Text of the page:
Let the devil wear black, for I'll have a suit of sables.

Meaning, probably, a suit that shall be expressive of the reverse feeling to sorrow or humiliation. “A suit of sables (says Malone) was, in Shakespeare's time, the richest dress worn by men in England. Wherever his scene might happen to be, the customs of his own country were still in his thoughts.” By the statute of apparel (24 Hen. VIII.) it is ordained that none under the degree of an earl may use sables.

For 0, for 0, the hobby-horse is forgot.The banishment of the hobby-horse from the May games is frequently lamented in the old dramas. The line quoted by Hamlet appears to have been part of a ballad on the subject of poor Hobby. He was driven from his station by the Puritans, as an impious and pagan superstition; but restored on the promulgation of “ The Book of Sports." The hobby-horse was formed of a pasteboard horse's head, and probably a light frame made of wicker-work, to form the hinder parts; this was fastened round the body of a man, and covered with a footcloth which nearly reached the ground, and concealed the legs of the performer. Similar contrivances, in burlesque pieces, are not unusual at this day.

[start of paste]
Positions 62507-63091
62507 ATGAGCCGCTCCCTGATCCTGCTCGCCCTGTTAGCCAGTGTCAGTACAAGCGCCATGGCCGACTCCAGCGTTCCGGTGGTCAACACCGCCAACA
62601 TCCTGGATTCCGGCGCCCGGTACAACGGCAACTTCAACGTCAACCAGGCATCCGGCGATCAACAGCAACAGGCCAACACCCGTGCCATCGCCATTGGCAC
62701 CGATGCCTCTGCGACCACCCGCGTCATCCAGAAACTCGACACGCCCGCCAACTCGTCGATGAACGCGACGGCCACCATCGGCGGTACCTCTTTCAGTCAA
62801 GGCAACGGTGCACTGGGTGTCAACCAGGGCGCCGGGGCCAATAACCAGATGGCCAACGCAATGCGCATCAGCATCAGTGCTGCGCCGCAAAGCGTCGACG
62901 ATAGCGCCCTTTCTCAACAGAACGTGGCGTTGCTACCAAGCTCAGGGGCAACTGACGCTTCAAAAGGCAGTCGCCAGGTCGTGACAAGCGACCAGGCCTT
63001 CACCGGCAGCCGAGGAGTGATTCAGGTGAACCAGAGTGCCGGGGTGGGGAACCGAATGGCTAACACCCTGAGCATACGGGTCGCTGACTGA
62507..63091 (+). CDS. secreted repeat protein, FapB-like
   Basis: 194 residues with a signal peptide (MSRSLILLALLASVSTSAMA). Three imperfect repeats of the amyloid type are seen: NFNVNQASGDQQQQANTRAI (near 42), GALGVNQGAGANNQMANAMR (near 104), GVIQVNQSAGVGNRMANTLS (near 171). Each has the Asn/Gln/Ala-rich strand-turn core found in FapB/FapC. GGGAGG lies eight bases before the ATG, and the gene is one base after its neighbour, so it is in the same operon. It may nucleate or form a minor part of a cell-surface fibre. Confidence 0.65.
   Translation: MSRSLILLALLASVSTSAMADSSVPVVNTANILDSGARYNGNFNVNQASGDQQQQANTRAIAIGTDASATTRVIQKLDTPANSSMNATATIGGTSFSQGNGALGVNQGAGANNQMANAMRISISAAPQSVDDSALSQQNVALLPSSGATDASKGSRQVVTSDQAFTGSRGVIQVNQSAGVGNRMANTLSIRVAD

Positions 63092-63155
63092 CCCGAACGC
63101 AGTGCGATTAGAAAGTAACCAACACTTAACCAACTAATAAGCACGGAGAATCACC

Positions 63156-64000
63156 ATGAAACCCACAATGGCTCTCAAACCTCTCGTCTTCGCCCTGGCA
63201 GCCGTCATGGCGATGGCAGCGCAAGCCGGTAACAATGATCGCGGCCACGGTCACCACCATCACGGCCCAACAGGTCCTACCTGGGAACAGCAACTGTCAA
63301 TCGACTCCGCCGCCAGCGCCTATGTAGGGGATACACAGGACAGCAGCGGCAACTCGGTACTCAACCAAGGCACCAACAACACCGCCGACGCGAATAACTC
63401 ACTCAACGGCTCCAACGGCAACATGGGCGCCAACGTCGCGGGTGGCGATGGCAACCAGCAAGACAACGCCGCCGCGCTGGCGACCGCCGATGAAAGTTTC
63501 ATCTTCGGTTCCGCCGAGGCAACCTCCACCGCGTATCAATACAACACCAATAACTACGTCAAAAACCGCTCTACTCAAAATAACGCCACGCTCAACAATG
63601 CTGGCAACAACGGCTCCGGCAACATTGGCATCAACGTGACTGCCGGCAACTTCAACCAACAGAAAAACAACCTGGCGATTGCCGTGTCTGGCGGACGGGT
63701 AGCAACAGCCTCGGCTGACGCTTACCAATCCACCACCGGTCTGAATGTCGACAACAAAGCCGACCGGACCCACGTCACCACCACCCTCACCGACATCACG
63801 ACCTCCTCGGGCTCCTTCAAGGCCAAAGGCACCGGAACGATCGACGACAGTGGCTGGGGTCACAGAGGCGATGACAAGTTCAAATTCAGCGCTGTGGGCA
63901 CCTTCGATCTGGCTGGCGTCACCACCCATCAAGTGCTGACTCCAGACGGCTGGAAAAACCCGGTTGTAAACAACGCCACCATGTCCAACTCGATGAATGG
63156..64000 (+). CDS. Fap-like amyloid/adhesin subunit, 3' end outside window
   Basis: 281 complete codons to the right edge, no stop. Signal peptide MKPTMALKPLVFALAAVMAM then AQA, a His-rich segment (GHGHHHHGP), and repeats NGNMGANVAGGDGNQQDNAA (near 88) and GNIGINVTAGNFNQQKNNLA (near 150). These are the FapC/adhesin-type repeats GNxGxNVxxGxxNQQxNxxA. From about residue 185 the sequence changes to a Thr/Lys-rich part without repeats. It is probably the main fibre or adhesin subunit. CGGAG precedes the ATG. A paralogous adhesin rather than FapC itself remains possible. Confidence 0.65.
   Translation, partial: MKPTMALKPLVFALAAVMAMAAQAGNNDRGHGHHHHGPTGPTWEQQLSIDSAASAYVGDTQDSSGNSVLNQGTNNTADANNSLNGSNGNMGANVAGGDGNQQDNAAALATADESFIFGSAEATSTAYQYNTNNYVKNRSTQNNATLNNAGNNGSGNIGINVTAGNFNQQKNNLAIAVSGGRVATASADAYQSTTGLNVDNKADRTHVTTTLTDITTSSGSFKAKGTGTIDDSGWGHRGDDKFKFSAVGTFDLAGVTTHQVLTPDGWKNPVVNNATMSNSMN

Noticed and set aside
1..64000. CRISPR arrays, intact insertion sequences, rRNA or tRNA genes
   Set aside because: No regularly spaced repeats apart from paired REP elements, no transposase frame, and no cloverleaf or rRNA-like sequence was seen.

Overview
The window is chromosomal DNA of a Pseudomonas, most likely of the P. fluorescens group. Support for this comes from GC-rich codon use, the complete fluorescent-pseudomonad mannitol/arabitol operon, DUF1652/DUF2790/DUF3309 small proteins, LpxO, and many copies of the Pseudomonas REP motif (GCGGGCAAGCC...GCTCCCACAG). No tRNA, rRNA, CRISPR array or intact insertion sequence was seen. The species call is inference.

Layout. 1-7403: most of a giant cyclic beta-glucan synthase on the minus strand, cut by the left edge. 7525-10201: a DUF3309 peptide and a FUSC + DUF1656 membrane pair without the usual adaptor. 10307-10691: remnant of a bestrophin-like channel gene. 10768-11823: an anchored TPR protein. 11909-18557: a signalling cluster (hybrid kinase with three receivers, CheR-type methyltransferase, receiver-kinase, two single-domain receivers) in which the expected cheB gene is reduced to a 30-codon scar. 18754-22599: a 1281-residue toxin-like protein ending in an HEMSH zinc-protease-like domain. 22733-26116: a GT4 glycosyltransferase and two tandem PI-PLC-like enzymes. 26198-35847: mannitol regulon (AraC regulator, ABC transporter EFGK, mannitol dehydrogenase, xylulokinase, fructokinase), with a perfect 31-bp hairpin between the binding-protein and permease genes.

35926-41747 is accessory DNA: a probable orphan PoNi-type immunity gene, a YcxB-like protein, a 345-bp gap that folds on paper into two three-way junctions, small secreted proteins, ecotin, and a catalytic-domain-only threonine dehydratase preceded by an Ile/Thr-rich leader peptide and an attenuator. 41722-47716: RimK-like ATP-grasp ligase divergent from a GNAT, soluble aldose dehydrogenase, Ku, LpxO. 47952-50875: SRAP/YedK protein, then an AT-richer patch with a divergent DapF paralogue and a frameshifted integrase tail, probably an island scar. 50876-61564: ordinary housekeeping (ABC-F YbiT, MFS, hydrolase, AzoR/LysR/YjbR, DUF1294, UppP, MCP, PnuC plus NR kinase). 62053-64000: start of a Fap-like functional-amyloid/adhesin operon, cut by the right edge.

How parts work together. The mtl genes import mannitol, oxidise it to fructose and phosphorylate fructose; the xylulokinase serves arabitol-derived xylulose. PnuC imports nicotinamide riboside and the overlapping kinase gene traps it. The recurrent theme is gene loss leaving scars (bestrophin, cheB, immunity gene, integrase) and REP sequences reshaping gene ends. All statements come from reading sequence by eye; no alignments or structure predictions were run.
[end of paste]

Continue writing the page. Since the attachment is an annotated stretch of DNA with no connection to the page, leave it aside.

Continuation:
This is Miching mallecho ; it means mischief.The quartos (with the exception of the first of 1603) read “munching mallico :” “ miching," i. e. stealing, is no doubt the right word; and by Minshew's Dictionary, 1617, it appears that “mallecho” is Spanish for a malefactionany ill deed.—COLLIER.

The croaking raven doth bellow for revenge.” This is printed here, as in the old edition, appearing as an expression of Hamlet's own feelings. Most modern editors print it as verse, and consider it as a part of the mock play. So, it is said, Garrick pronounced it, addressing Lucianus. Henderson and Kemble gave it as Hamlet's own reflection; which seems more natural, more poetical, as well as more consonant to the old text. It resembles the poet's own strong figure elsewhere :